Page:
- Kraft Heinz and NotCo have entered a joint venture to develop and produce plant-based co-branded products at scale, the companies announced Tuesday. The joint venture will be under the control of Kraft Heinz, go by the name of The Kraft Heinz Not Company LLC, and be led by Lucho Lopez-May, NotCo North America's current CEO.
- This partnership will combine NotCo's patented artificial intelligence platform — which has been used to reimagine milk, meat, mayonnaise and ice cream with plant-based ingredients — with Kraft Heinz's product portfolio and scale. The companies did not give details about potential products coming out of the joint venture, but the release said it was designed to "reimagine global food production and advance toward a more sustainable future."
- NotCo is the leading international player in AI-enabled plant-based food products, defining itself as the fastest-growing food tech company in Latin America. Last summer, the Chilean company raised a $235 million Series D round, which brought it to a $1.5 billion valuation.
The timing of this announcement is uncanny. At the same time the release was sent out, Kraft Heinz North America Zone President Carlos Abrams-Rivera was outlining the company's new use of AI to improve operations to analysts attending the virtual Consumer Analysts Group of New York conference. At CAGNY, Abrams-Rivera gave examples of how the company is now using AI to better distribute products to retailers and use targeted marketing, but added that yes, AI is also coming to Kraft Heinz's food products.
Unlike using AI to optimize operational parts of the business, Kraft Heinz's partnership with NotCo shows a vastly different way for a food company to use the technology. If the joint venture is successful, it also could signify a new frontier in product development for legacy CPGs wanting to expand their reach into the plant-based realm.
“The joint venture with TheNotCompany is a critical step in the transformation of our product portfolio and a tremendous addition to our brand design-to-value capabilities,” Kraft Heinz CEO Miguel Patricio said in a written statement. “It helps deliver on our vision to offer more clean, green, and delicious products for consumers. We believe the technology that NotCo brings is revolutionizing the creation of delicious plant-based foods with simpler ingredients.”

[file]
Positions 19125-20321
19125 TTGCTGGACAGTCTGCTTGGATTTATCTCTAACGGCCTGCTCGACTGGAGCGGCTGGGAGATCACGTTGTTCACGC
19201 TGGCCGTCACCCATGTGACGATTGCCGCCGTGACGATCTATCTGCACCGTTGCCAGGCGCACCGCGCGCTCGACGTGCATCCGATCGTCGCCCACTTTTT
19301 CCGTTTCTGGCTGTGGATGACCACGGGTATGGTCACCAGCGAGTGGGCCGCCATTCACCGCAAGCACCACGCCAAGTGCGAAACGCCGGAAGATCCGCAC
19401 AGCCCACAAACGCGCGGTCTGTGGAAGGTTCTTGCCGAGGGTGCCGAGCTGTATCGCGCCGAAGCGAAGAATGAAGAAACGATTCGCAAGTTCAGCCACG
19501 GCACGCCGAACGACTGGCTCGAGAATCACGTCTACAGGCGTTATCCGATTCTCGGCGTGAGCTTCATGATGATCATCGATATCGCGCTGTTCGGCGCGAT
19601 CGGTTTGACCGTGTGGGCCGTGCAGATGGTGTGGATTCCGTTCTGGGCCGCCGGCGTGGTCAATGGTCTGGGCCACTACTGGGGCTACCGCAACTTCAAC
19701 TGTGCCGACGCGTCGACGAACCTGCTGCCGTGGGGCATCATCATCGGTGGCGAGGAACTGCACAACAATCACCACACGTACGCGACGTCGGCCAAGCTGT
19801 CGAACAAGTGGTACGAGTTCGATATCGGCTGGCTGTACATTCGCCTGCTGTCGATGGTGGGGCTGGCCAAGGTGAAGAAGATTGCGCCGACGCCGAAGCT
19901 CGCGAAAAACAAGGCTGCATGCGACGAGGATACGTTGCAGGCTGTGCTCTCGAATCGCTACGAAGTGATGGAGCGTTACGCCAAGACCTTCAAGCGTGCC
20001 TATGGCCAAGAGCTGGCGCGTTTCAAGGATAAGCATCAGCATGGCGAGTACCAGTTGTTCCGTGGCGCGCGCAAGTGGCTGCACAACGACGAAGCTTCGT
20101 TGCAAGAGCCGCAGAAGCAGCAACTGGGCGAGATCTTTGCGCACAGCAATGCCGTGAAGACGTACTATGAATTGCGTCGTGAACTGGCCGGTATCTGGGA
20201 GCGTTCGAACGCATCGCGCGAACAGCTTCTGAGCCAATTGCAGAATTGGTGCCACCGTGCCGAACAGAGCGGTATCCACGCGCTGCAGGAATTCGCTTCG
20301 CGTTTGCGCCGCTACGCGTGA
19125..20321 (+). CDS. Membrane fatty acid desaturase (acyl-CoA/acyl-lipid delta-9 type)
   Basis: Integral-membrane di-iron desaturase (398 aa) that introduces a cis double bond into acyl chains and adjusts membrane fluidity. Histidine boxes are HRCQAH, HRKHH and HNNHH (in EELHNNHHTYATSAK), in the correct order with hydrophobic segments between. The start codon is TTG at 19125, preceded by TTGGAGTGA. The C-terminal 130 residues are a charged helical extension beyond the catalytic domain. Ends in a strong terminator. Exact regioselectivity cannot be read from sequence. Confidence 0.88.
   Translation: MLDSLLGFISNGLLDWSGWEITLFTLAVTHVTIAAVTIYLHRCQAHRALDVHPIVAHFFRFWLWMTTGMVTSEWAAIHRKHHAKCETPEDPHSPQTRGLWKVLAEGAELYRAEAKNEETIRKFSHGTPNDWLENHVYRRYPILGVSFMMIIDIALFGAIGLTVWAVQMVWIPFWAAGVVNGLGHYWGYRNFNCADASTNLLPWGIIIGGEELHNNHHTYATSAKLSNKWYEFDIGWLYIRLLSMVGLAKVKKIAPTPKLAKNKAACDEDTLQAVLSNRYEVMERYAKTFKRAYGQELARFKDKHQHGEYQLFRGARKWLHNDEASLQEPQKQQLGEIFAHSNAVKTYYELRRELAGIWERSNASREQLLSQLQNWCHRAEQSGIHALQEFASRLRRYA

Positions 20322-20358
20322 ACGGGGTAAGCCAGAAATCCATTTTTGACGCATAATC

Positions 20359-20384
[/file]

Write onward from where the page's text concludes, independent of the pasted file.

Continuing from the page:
While Kraft Heinz is a leader in many food categories, its product portfolio has lagged behind in plant-based. The only brand it owns in the segment is legacy veggie burger brand Boca. Unlike other Big Food players, Kraft Heinz has not introduced its own plant-based brands or made acquisitions of smaller or up-and-coming players.
Behind the scenes, Kraft Heinz has been showing interest in the space. The company's venture capital fund, Evolv Ventures, has invested twice in New Culture, a startup using precision fermentation to make dairy proteins for animal-free dairy cheese. Evolv Ventures has also participated in the Series A funding round for Kingdom Supercultures, which creates optimized microbial cultures to ferment food, and led the Series A funding round for sweet proteins maker Joywell Foods.
This joint venture puts NotCo's tech front and center, giving a massive endorsement to both the efficacy of AI to recreate traditionally animal-derived foods and NotCo itself.
"When we started NotCo, it was our goal to make our technology a catalyzer for a more sustainable food system not only for us, but for other brands and manufacturers who share the same ambition,” NotCo Co-Founder and CEO Matías Muchnick said in a written statement. “Today is an exciting milestone for the plant-based industry and shows the power of technology’s role in driving mainstream adoption."
The joint venture also has the potential to put Kraft Heinz ahead of other legacy CPG companies getting into the plant-based space. NotCo's Guiseppe algorithm could help recreate Kraft Macaroni & Cheese and Jell-O pudding without dairy ingredients, but it could also pull Kraft Heinz into new categories altogether. General Mills, Tyson, Hormel and Kellogg have all created new brands for alternative protein-based products. Like Kraft Heinz, they also have significant manufacturing, supply chain, marketing and distribution infrastructure that can help a new alternative protein product take off. But they've all had to create brand recognition for their newer offerings.
NotCo could help Kraft Heinz add plant-based SKUs for its already-successful existing products, which would have both the manufacturing and distribution potential of Big Food and years of brand recognition. A recreated legacy product could also move the sector closer to ubiquity, making plant-based versions of beloved products more common.